How to Untangle: A Remote Workforce

    The number of U.S. adults who telecommute at least occasionally will grow to 63 million in 2016, according to a recent Forrester report.

    Add anyone who is classified as a “mobile worker” and it becomes a group that IDC predicts will include more than 1.19 billion people, that's almost 35 percent of the worldwide workforce, by the year 2013.

    Those are staggering figures, especially if you’re a CIO or IT director for a company whose communications network has to support remote and mobile workers.

    And that’s almost every enterprise these days.

    So how can you support the communications needs of a steadily growing mobile workforce while avoiding crushing costs?

    What is required of your technology platform in order to provide the same rich features to employees scattered all over the world so they can be as productive and connected as their home-office colleagues?

    Things can get complicated very quickly.

    For this shift to mobile communications to be effective, a fundamental change is required. CIOs have to rethink the current status of their networks and to align business objectives with workforce necessities.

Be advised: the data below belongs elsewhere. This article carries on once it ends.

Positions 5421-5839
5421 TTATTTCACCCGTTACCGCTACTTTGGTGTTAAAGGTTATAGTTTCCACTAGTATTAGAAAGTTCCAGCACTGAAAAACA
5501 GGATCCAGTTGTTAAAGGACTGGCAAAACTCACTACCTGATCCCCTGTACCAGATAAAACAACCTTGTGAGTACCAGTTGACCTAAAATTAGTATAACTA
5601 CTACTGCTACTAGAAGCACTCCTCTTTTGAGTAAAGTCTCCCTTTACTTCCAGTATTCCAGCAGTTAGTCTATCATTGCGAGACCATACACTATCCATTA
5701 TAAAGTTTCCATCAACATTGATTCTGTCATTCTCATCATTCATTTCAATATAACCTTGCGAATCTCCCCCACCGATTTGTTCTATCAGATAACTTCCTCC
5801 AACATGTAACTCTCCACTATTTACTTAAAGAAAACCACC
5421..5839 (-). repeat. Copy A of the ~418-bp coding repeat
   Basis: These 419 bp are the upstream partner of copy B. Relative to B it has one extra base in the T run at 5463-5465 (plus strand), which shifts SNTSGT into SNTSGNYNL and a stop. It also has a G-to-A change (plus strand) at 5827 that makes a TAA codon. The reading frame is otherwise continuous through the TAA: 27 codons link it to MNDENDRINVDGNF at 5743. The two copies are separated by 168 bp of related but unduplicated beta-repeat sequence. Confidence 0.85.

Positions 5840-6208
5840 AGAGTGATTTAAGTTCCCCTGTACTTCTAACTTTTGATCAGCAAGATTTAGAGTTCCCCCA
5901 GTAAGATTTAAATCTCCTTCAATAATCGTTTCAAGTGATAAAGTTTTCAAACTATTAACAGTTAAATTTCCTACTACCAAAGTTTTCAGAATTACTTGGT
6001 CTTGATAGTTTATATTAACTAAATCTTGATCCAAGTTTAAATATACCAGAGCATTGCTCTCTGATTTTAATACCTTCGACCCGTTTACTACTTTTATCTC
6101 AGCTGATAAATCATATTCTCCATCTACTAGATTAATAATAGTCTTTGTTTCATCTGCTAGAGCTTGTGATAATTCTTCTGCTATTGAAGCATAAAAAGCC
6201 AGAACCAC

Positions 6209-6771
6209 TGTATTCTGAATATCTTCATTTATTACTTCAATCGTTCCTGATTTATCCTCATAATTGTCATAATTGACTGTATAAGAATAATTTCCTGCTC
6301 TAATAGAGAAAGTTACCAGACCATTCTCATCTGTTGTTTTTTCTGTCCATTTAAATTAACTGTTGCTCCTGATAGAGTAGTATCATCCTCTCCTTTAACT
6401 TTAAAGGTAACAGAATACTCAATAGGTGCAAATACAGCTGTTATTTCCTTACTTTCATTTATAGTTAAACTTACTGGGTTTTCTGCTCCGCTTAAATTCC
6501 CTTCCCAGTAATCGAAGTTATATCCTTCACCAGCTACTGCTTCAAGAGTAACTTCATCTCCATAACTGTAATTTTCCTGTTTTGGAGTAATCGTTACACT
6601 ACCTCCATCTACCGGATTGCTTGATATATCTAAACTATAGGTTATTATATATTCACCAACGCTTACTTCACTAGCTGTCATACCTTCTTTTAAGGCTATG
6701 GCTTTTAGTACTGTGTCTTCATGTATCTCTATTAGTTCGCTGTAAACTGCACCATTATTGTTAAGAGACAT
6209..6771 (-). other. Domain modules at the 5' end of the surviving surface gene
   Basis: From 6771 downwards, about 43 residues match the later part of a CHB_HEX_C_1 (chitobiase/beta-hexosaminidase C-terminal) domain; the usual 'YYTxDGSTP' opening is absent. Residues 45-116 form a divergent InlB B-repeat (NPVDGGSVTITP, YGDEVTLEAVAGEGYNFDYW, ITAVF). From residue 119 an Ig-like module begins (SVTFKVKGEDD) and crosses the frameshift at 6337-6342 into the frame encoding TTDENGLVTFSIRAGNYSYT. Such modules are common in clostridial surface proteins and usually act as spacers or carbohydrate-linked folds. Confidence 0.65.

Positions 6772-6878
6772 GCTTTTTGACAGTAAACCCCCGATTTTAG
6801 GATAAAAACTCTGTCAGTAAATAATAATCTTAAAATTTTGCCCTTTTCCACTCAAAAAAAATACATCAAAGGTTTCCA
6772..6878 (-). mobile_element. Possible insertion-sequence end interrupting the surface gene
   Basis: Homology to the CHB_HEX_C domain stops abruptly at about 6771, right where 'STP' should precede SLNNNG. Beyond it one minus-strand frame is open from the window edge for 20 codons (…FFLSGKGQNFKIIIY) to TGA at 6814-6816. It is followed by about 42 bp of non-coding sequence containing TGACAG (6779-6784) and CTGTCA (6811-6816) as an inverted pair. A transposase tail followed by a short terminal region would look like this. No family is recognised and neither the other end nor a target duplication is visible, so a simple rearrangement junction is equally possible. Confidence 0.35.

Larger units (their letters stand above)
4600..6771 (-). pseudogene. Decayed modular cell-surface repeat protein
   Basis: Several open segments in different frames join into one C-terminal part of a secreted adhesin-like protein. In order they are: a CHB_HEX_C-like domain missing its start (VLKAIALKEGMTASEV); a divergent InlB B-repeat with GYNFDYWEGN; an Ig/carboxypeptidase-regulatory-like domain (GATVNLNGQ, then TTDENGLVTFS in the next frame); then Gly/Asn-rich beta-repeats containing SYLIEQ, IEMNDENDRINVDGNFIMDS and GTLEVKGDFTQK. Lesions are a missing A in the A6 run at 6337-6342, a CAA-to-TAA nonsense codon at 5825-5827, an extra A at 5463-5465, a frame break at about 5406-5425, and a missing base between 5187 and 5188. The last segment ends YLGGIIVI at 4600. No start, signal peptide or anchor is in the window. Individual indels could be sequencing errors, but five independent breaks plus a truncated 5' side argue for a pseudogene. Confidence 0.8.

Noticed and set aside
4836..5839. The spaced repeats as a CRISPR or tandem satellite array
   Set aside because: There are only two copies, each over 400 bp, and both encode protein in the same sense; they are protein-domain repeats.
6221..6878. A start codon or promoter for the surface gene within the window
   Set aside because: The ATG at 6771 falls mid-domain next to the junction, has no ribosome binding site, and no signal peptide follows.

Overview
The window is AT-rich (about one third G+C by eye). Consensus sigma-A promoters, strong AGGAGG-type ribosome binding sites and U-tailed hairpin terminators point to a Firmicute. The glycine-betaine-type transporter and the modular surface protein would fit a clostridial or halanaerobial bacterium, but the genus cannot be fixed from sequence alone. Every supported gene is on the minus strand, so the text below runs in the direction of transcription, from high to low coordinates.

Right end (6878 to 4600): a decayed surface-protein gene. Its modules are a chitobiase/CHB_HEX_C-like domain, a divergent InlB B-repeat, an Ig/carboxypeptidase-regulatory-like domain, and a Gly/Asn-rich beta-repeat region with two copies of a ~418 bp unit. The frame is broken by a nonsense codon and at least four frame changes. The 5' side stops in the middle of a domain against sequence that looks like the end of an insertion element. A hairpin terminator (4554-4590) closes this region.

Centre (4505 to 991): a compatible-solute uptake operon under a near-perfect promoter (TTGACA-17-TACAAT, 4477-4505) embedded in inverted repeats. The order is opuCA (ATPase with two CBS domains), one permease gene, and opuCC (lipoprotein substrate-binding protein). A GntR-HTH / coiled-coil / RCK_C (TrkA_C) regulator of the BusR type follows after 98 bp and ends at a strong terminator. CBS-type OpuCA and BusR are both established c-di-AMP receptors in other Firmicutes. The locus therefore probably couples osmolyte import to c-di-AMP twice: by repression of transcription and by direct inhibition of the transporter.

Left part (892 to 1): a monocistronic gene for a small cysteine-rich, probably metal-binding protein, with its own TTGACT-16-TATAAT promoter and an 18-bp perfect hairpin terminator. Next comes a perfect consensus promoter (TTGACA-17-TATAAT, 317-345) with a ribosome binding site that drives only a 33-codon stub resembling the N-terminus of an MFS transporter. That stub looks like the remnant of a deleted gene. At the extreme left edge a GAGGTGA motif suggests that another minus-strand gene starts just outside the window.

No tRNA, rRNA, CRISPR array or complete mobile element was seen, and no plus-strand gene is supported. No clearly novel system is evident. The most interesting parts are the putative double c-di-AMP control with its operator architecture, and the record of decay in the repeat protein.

That is why more companies are considering unified communications (UC) and other collaboration technologies that are centered on simplicity.

    Key considerations as you evaluate your network viability for supporting an increasingly remote workforce:

    • Number and variety of locations
    • Security: network access, firewall, VPN, encryption and more
    • Method of connection to the network
    • Number of devices/connections
    • Centralized solution versus distributed architecture
    • International language considerations
    • Resources required for supporting the network
    • Network redundancy and availability

    Also consider the available tools and personalization features that can help people increase productivity, whether “remote” means that team members work on different floors or different continents:

    • Location-based services
    • Individualized call handling
    • Custom call routing
    • Simplified network management
    • Mobile call management
    • Intuitive desktop client software
    • Converged conferencing
    • Presence information that shows whether contacts are online and available to talk

    To learn more about how ShoreTel in particular can help untangle your remote/mobile workforce challenges, contact your local ShoreTel reseller.


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